"It is the soldier, not the reporter who has given us the freedom of the press.

It is the soldier, not the poet, who has given us the freedom of speech.

It is the soldier, not the campus organizer, who gives us the freedom to demonstrate.

It is the soldier who salutes the flag, who serves beneath the flag, and whose coffin is draped by the flag, who allows the protester to burn the flag."
~Father Dennis Edward O'Brien, USMC
Our Flag in Bloom on V Street south of Ocean Ave. in Lompoc, CA


From the field where the flag is planted there are 9+ miles of flower fields that go all the way to the ocean.  The flowers are grown by seed companies.  It's a beautiful place close to Vandenberg AFB.

This 2002 floral flag is 740 feet long and 390 feet wide and maintains the proper dimensions as described in Executive Order #10834.  The area of the flag is 6.65 acres and is the first to be planted with 5 pointed stars comprised of White Larkspur.
Each star is 24 feet in diameter; each stripe is 30 feet wide.

The flag is estimated to contain more than 400,000 Larkspur plants with 4-5 flower stems each for a total of more than 2 million flowers.  You can drive by this flag on V Street south of Ocean Ave. in Lompoc, CA.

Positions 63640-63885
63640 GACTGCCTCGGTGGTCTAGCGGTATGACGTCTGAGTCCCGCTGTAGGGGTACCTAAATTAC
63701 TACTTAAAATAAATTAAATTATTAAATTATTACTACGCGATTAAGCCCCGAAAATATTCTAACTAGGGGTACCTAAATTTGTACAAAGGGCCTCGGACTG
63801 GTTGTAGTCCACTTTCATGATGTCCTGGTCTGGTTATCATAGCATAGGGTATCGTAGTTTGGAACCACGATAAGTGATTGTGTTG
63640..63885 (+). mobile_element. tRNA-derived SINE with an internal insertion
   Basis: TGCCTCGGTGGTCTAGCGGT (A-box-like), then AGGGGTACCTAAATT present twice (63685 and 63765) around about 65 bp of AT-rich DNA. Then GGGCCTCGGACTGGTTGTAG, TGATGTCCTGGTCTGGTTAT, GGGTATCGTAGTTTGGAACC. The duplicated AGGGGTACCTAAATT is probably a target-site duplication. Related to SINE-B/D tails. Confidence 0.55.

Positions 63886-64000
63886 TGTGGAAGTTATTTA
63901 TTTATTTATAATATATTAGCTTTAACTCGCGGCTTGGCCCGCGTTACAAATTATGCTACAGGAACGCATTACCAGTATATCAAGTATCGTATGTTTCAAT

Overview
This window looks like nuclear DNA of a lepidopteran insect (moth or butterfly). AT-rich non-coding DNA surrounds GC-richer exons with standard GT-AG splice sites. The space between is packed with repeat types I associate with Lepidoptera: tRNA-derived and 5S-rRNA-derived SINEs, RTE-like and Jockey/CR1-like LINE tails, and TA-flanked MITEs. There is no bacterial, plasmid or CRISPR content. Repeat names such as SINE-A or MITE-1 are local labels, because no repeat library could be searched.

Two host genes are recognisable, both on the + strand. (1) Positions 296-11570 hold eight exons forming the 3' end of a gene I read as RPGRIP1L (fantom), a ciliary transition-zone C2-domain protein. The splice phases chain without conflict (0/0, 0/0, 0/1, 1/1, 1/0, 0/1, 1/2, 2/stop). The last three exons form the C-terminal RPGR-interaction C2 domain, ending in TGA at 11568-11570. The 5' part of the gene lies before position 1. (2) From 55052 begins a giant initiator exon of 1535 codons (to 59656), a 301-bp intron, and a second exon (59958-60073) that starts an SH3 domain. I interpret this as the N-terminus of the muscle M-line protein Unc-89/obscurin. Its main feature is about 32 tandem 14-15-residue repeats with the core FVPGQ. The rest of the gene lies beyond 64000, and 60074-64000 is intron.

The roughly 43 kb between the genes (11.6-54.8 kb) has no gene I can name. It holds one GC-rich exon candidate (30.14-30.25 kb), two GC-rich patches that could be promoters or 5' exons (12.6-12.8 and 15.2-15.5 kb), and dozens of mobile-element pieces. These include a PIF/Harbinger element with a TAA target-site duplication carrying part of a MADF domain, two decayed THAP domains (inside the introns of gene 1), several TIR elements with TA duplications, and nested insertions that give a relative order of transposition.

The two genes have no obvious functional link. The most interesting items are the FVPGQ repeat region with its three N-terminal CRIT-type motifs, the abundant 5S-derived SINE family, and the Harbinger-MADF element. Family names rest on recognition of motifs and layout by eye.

Aerial photo courtesy of Bill Morson


Copied for easier reading below.
The Veteran
by Kevin E. Dalgleish
He fended off the question,
of his eager little son,
about a war long since past,
and the things that he had done.

As he avoided every query,
in thought he wandered back,
to a time best forgotten,
when his squad had been attacked.

It was very hot that day,
when they stopped beside a stream,
just a short and cooling break,
long enough to fill canteens.
As he took in his surrounding,
he still could not believe,
that the beauty there before him,
was at war and so bereaved.
Then a burst of automatic fire,
brought him back to here and now,
as friends that were just laughing,
were ripped and torn somehow.
Without a thought of safety,
he administered to his men,
and those who could returned fire,
as he shouted above the din.
The next thing that he knew,
it felt like he was dead,
a Corpsman was leaning over him,
trying to patch him where he bled.
Then he was on the chopper,
with a million dollar wound,
his time in country was over,
but his guilt would start real soon.
When the surgery was over,
and the drugs had all worn off,
he asked about his buddies,
and how many of them were lost.
He couldn't find an answer,
then someone found a way,
it was in his service record,
he alone survived that day.

So, whenever his son asks him,
about the picture of all those guys,
him and them in uniform,
he saw tears in his Dad's eyes.

    Kevin Dagleish is a County resident
and Vietnam Veteran. This reflection
on Veteran's Day was written for a
class assignment at Yuba College.

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